Open Democracy, via Flickr (CC license)
Can Nokia move fast enough to keep competing with the iPhone in the US? Time’s running out!

I’ve been hearing the rumor, and Gizmodo claims it’s true: Apple is supposed to debut the next-generation iPhone on June 9, during the keynote address of its Worldwide Developers Conference. I would expect it to go on sale in the US pretty soon after that. (But of course, you never really know with Apple.)

Apparently this new iPhone will include 3G network compatibility. That’s really important for people who want a true multimedia content creation and distribution tool, not just a phone. It’s also likely to have real GPS — which is far more accurate and useful than the crappy fake GPS the current iPhone uses (based on cell phone tower triangulation). That’s important if you want to accurately geocode the content you create (photos, video, etc.).

BUT… the new iPhone is not likely to be the complete Max Headroom device that journalists and mobloggers really need. Because it’s not likely to get a much better camera (currently just 2.0 megapixels). And it’s not likely to support a Bluetooth keyboard. And it’s not likely to get a built-in video editor. So it’s still meant mainly for mobile content consumers, not creators.

In other words, the new iPhone still won’t be as good a product as Nokia’s N95 already is — at least not as far as journalists and mobloggers are concerned.

Nevertheless, I might soon end up settling for an iPhone — unless Nokia pulls its US service act together damn quick. (Specifically, before the new iPhone goes on sale in the US.)

Why? Because the new iPhone might be barely good enough for much of what I need a mobile device to do. More importantly, Apple has proven, through its service practices, that it stands behind its products and cares about customers’ experience after they buy. Apple understands and respects that users of high-end phones run their lives on those devices, and thus cannot tolerate being without them for more than a few days at a time.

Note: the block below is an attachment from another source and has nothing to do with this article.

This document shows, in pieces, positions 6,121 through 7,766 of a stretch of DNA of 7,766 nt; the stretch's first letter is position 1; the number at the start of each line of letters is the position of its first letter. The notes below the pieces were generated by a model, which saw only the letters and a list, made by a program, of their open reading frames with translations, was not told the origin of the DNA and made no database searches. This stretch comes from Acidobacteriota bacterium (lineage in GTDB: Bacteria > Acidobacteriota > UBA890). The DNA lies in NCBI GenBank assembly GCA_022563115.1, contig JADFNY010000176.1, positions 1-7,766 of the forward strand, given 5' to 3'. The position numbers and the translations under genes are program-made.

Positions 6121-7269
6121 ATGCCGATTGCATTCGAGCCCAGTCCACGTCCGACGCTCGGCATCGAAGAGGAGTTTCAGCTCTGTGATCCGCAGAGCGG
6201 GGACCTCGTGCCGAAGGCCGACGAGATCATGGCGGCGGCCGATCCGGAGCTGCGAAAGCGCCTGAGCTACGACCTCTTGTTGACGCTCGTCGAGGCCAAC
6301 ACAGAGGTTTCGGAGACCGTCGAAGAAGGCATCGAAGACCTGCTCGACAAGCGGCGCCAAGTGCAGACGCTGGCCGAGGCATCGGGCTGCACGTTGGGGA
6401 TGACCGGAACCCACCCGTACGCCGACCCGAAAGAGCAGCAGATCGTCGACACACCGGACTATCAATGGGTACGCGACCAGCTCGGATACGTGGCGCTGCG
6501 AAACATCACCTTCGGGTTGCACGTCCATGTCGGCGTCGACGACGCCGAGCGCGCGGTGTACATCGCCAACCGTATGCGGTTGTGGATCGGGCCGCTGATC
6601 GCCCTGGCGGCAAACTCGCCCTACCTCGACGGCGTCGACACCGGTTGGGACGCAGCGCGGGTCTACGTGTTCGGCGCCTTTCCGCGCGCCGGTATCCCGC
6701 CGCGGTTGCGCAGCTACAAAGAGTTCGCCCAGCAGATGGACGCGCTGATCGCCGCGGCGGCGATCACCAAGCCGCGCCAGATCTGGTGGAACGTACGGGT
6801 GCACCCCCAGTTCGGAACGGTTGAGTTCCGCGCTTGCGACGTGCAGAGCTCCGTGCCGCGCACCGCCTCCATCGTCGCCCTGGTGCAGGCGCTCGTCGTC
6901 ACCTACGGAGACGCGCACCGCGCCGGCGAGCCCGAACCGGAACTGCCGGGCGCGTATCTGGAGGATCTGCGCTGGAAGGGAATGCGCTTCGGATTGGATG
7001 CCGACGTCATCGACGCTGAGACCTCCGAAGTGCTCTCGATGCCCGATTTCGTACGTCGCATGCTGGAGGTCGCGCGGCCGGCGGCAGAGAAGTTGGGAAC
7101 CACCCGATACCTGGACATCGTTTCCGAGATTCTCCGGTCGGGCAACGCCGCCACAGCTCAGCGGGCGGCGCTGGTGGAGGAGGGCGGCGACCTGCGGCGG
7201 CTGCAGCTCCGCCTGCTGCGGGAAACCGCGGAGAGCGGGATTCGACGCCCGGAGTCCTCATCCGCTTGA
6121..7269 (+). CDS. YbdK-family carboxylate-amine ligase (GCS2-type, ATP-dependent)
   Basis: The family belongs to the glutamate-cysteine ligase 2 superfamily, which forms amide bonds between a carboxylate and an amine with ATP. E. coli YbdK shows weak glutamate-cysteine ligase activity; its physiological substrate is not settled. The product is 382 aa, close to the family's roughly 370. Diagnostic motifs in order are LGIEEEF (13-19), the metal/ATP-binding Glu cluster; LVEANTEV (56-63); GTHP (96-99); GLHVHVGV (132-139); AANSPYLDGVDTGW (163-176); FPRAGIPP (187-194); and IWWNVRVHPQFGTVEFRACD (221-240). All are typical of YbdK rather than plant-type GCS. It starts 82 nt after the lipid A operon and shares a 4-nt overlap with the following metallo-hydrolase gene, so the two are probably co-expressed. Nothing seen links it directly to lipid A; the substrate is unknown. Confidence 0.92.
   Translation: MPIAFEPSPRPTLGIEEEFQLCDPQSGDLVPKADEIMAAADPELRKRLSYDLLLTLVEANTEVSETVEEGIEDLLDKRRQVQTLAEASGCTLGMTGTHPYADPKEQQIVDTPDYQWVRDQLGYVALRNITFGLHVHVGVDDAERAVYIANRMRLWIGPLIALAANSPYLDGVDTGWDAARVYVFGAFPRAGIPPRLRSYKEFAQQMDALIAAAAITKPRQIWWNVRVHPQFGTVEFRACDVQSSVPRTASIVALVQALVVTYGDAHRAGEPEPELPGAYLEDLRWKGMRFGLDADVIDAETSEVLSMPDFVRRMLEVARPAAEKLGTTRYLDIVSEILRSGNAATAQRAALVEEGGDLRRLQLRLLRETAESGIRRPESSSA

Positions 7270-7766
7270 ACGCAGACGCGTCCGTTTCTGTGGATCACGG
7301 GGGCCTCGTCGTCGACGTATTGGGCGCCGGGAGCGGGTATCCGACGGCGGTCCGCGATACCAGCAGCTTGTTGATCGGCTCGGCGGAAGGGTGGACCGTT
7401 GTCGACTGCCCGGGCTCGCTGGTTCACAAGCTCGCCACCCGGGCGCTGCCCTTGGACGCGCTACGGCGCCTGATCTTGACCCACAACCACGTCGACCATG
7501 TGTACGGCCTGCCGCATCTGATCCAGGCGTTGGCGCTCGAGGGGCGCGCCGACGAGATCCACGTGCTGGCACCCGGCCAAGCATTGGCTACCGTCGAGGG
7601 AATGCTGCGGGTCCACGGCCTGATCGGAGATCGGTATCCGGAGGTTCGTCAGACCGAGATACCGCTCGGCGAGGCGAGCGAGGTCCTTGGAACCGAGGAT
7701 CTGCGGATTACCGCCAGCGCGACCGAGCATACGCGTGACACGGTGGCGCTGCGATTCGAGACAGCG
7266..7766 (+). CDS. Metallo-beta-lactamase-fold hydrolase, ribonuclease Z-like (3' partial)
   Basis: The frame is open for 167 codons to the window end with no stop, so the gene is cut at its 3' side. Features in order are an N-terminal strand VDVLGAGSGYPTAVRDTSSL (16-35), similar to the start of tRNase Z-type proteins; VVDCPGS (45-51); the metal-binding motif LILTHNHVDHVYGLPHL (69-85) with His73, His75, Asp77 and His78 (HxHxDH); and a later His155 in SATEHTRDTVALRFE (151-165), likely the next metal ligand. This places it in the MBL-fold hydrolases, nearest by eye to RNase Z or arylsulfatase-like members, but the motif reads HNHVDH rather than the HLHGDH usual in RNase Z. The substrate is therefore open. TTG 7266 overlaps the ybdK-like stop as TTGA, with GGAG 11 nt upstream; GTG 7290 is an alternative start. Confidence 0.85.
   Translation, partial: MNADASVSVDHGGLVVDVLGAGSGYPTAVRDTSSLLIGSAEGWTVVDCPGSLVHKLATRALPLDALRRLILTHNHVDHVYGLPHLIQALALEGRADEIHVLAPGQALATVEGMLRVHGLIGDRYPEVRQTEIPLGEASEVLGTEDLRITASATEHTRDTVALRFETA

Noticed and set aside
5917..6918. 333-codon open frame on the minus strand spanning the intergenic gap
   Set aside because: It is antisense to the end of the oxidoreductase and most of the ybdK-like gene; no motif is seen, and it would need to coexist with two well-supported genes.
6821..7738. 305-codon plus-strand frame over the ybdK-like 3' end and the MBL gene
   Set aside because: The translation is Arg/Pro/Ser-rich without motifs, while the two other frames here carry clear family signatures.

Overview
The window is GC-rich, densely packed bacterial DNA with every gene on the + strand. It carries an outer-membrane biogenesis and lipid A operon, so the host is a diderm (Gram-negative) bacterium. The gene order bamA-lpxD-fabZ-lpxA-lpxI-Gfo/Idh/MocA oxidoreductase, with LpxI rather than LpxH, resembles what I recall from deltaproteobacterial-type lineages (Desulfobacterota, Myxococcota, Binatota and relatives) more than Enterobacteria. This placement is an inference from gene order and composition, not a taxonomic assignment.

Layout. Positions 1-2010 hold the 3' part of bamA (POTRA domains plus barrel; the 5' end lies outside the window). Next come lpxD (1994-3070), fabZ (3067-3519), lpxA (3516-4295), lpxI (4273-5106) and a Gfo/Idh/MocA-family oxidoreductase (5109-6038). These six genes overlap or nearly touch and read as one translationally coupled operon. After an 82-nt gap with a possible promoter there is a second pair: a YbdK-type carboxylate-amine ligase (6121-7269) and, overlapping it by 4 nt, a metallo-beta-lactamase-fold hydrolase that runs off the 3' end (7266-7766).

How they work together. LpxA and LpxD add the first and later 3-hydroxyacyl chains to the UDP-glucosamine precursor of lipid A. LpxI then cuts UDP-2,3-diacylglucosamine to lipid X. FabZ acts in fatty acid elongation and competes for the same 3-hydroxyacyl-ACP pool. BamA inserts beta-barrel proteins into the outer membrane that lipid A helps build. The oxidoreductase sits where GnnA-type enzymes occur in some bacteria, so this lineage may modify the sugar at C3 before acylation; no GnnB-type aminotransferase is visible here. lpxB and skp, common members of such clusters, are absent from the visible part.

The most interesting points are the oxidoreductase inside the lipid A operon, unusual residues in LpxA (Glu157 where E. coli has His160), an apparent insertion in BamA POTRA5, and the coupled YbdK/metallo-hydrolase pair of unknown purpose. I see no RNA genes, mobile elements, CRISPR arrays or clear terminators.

Meanwhile Nokia’s dearth of US local service centers, requirement that customers ship damaged or dead phones to Nokia at their own expense, and warranty that allows Nokia up to 30 days to return a phone — plus its risky, clunky, PC-only firmware update process — convey the message that Nokia doesn’t really care much about its US customers. (At least, not after they fork over $500-$700 for an N-Series phone.)

And when it comes to must-have, multi-use mobile devices, service quality is at least as important as product quality. In fact, I’ve come to the conclusion that, for me, service is more important — since evidently I am willing to compromise (within reason) on the product I want in order to get the service I need. I doubt I’m the only journalist/moblogger willing to make that tradeoff.

That said, I know that Nokia has recently woken up to the fact that its US customers are so very displeased with their service, and they are starting to try to make amends. Here’s where that’s at so far…
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My weird iCal/Leopard problems: Help!

I love iCal, but it’s driving me crazy lately. Help!

As you might have guessed, I’m a pretty busy person. If I didn’t have a good electronic calendar program, with alerts and reliable backup, I’d be totally lost. That’s why I’ve been a devoted user of Apple’s iCal program for about 10 years.

A few months ago, when I upgraded to a Macbook Pro with the Leopard OS (original install, not a Leopard upgrade), iCal started getting weird on me. I’ve been to the Genius Bar at my local Apple Store twice about it, and have yet to find a problem. But I’m getting concerned, because I depend so heavily on this program. If it totally flames out on me, moving to a new solution will be a big hassle.

So I’m hoping some of my readers, or someone in the iCal support forums, is smarter or luckier than me and the folks at my local Apple Genius Bar.

Here are the iCal problems I’m experiencing, and what I’ve tried (unsuccessfully, so far) to diagnose and fix it. Your ideas and suggestions for further measures are most welcome…